He’s proven himself capable of taking long bombs out of the pick-and-pop, averaging 1.22 points per possession in these instances  and stressing the defense at the point of attack. The opponent faces a decision between containing the ball handler and giving a sick shooter a look he can make or sticking to Markkanen and allowing the dribble driver a path to the lane or bringing a third defender in and being forced to scramble. Regardless of the option, he can disrupt the integrity of a scheme that is resistant to switching (more on his play against switching later).
And even when the opponent successfully runs him off his shot, Markkanen has shown the ability to pump fake, take a couple of escape dribbles and set himself up for a pull-up that most defenders struggle to contest because of the high point in his release, as he nailed 42.4% of his 118 two-point jumpers last season.
Aside from that, Markkanen has impressed with his ability to come off screens, forcing opposing defenders to chase in a way they are not accustomed to, and even flashed some ability to take pull-ups in side pick-and-roll, though it’s questionable how effective that play would be if it were used more often and opponents started pressuring his handle.
Other Areas Of Offense
Part of the problem is Markkanen doesn’t have a good enough handle and the shiftiness to go side-to-side, which was made evident in the few instances he needed to create a shot for himself in isolation. He also doesn’t have the speed to just blow by his defender, a similarly-sized big man.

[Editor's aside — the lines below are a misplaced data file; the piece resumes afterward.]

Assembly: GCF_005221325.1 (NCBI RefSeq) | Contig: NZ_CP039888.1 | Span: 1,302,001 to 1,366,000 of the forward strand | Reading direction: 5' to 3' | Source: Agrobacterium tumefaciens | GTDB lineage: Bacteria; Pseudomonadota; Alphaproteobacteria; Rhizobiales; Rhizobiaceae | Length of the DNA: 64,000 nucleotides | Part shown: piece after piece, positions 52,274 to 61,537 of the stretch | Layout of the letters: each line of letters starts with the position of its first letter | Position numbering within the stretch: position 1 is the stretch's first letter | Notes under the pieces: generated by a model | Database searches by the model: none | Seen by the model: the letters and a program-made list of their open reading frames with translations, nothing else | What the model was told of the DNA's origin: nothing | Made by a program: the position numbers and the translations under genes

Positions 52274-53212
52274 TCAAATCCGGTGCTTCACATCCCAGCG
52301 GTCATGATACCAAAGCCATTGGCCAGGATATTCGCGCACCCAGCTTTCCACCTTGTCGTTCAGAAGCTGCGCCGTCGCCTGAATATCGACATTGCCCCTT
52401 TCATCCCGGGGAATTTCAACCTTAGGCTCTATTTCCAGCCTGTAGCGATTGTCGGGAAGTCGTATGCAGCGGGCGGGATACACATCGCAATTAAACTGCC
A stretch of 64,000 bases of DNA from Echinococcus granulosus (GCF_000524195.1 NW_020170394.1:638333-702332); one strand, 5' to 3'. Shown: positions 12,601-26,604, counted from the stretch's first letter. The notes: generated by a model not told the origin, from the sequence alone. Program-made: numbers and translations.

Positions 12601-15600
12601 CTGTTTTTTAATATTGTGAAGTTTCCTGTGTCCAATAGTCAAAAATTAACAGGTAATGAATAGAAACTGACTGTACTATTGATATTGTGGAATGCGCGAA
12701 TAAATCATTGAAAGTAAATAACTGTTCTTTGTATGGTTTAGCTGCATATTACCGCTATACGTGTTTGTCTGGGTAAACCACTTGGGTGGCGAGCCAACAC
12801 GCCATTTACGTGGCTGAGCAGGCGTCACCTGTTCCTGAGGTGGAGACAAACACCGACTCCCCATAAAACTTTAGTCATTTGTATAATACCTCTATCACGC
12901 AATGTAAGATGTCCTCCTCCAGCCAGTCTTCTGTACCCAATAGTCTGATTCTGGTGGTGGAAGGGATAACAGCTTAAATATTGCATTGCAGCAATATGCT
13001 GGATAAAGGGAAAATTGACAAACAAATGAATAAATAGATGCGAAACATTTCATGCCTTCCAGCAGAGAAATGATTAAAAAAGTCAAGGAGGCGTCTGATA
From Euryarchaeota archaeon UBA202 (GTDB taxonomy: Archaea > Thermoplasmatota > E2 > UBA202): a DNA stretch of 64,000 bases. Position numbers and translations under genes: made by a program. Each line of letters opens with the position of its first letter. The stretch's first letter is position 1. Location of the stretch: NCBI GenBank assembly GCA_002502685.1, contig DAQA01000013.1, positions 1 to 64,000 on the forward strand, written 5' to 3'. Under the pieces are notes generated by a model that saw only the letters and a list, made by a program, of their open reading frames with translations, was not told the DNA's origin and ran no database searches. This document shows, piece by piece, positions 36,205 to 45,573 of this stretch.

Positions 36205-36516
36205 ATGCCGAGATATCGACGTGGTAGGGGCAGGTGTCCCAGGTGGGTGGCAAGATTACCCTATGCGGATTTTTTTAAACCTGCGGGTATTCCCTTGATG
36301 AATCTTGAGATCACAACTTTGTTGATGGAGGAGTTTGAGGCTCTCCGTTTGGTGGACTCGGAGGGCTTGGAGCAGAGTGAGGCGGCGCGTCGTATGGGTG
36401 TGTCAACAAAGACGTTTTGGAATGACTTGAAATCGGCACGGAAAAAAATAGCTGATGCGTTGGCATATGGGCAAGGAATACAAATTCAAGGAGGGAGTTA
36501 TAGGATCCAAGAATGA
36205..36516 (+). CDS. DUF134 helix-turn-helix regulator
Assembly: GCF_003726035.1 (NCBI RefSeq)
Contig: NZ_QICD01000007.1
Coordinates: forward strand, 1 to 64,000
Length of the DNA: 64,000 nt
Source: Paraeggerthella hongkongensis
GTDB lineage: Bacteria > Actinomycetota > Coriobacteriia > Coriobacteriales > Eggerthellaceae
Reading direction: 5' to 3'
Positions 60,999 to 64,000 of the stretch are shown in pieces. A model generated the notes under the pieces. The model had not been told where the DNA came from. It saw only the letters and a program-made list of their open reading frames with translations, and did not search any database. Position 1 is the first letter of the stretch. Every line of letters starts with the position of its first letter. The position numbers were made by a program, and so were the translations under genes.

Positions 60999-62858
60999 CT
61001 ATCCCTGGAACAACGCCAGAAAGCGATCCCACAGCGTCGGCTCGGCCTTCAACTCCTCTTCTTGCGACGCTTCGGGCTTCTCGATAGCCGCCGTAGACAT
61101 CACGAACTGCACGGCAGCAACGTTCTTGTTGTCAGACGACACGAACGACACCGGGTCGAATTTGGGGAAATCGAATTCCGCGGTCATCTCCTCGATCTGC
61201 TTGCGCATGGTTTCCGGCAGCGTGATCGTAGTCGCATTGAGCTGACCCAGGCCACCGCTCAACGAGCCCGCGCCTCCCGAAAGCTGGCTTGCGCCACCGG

Markkanen did manage to put some pressure at the rim attacking closeouts, as he’s proven himself coordinated enough to pump fake and take it from the top of the key all the way to the goal on straight line drives, as he’s taken a quarter of his shots at the basket and averaged 5.8 foul shots per 40 minutes  – marks that aren’t remarkable but are quite decent when you consider the role he played as a floor spacer.
Markkanen hasn’t shown any explosiveness elevating off one foot to go up strong in traffic or the ability to hang in the air and adjust his body to finish around rim protectors but he has showcased an arsenal of flip shots and underhanded tosses to score over defenders in the front of the basket – converting his 95 attempts at the rim at a 69.5% clip, with half of his makes unassisted.
He did not dive to the basket a whole lot in pick-and-roll but has never shown the sort of hops that suggests he can play above the rim as a target for lobs elevating in a crowd, though he’s shown he can get up for some alley oops sneaking behind the defense. But that doesn’t happen often because Markkanen has also not shown to be a particularly instinctive cutter.